Project Details


This project won internal 2018/19 Themes Research and Innovation Fund (~30K).

Layperson's description

The ocean has always been a noisy place, with naturally-occurring sounds from waves, weather, and animals. These create an ‘underwater soundscape’ representing the unique acoustic conditions of a particular habitat. However, as human activities expand across the ocean, soundscapes are changing to become dominated by anthropogenic noise - for example, noise from vessel traffic, oil and gas exploration, dredging, construction, and military activities. There is growing awareness of man-made noise, and how it may adversely affect marine species. Many species of marine mammals and fish have been shown to respond to human noise, which reduces the ability of animals to communicate, find food, avoid predators, and sense their environment. This can result in animals leaving noisy areas, altering their behaviour or communication calls, or failing to feed and reproduce effectively. In the worst case scenario, some intense forms of anthropogenic noise can even result in physiological damage, affecting the internal organs or hearing structures of animals, which may result in death. Such impacts are of particular concern to acoustically-specialised and endangered species, such as whales and dolphins. Consequently, underwater soundscapes are increasingly being considered in marine spatial planning and habitat-quality assessments.

The University of Portsmouth is collaborating with world-record sailor Alex Alley, who will be collecting underwater acoustic data during his widely-publicised attempt to break the solo, non-stop, around-the-world record. With the assistance of marine instrumentation company RS Aqua, a custom-made foil containing an underwater microphone (‘hydrophone’) has been attached to Alley’s sailing yacht. The hydrophone will collect acoustic recordings throughout his voyage, from the English Channel to the central Atlantic to around the Antarctic. This dataset represents the first global underwater soundscape. Covering some of the noisiest and quietest areas of the ocean, it offers a unique opportunity to identify how human activities and noise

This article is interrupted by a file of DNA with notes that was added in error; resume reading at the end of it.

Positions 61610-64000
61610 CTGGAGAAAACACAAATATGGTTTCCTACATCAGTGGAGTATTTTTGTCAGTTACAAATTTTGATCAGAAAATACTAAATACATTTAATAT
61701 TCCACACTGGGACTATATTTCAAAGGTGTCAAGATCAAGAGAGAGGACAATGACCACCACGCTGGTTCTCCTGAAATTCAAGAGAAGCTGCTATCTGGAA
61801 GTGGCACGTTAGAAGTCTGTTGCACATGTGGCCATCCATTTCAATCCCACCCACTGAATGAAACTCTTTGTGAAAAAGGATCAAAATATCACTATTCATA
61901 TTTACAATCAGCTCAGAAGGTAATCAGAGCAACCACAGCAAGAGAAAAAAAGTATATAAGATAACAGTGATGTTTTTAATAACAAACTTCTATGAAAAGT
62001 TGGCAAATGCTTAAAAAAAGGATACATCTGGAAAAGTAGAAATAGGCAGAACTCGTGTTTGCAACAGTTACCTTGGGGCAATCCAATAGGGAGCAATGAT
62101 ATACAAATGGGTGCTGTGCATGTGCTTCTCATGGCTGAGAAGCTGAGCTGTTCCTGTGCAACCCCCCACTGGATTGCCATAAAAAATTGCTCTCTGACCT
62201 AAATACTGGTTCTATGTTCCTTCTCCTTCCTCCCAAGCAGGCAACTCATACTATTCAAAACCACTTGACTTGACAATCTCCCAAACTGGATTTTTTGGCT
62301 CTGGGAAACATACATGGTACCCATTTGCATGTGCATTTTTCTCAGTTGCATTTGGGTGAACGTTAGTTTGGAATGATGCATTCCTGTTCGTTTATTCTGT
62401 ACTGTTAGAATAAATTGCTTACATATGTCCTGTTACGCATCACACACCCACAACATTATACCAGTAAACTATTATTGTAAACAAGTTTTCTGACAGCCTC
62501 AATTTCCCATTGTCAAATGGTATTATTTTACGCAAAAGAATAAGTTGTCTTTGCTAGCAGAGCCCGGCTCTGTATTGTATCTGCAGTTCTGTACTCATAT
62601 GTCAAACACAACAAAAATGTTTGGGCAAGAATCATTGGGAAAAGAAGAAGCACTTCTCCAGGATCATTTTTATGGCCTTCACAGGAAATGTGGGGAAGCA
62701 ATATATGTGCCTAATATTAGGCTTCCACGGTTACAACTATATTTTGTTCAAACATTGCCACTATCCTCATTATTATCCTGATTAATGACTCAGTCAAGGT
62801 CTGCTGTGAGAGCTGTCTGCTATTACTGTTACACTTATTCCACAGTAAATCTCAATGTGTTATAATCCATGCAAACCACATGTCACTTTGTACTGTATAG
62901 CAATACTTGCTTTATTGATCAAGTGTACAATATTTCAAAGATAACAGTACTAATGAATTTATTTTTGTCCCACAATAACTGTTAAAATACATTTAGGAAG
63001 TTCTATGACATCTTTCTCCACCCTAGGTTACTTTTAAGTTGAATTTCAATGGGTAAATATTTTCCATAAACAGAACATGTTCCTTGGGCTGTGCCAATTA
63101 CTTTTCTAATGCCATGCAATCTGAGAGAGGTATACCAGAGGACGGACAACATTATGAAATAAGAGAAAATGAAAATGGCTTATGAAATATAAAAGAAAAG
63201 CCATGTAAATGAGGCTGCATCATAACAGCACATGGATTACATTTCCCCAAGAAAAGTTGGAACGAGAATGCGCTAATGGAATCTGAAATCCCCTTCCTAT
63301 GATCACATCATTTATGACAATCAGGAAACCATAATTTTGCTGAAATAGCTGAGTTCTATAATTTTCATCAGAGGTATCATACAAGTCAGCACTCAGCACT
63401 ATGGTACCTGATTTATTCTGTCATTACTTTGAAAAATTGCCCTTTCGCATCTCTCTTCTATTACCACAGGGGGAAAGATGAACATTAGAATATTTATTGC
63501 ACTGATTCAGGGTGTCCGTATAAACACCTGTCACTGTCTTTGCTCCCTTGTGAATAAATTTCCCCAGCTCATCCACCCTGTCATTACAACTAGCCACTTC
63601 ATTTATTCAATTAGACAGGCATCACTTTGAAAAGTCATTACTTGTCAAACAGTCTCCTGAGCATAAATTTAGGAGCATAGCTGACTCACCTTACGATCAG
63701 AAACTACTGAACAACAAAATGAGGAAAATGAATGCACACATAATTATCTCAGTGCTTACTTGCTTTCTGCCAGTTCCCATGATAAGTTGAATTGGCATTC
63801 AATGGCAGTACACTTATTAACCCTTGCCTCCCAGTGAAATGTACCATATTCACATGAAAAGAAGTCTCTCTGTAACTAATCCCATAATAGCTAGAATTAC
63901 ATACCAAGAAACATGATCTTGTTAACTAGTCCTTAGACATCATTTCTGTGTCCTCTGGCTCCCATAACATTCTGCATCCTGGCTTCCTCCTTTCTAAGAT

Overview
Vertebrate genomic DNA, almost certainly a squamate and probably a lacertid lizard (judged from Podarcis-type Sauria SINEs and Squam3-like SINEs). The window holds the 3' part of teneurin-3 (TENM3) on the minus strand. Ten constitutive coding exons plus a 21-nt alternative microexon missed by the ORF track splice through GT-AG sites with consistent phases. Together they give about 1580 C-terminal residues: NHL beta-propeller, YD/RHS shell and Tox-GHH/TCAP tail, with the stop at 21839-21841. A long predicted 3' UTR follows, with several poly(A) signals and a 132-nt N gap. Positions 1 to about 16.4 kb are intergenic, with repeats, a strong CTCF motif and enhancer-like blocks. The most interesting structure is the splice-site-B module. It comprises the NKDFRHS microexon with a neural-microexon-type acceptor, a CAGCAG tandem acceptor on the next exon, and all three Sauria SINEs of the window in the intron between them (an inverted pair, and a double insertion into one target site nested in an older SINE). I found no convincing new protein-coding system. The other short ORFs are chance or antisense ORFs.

pollution have impacted the marine environment. It is important to assess how noisy
soundscapes are in order to best advise management. The ultimate aim of managing acoustic habitats is to keep quiet areas quiet whilst making noisy areas less noisy. To accomplish this there is a need to understand what sound sources occur in that habitat, classify whether they are naturally-occurring or man-made, and quantify their respective contributions to the overall soundscape.

Having such a large dataset is both advantageous and challenging, in that there is a considerable amount of acoustic data to review and analyse. An additional challenge in assessing soundscapes is identifying sounds in extremely variable data. Therefore, analysing such a large and important dataset requires innovative analytical techniques.
This project aims to develop innovative computational methods for automatic classification of sounds in acoustic data. This will be accomplished by combining the expertise of acousticians, biologists, cosmologists and computational scientists to build detection algorithms. Through integration of artificial intelligence and machine-learning techniques, detection algorithms will be developed that are able to classify sound sources in acoustic data. By identifying the sound sources present in an environment, the resulting ‘soundscape’ can be examined for species monitoring, mitigation of human impacts, and habitat-quality assessments.
Short titleTRIF Soundscape
Effective start/end date1/04/1931/07/20


  • TRIF


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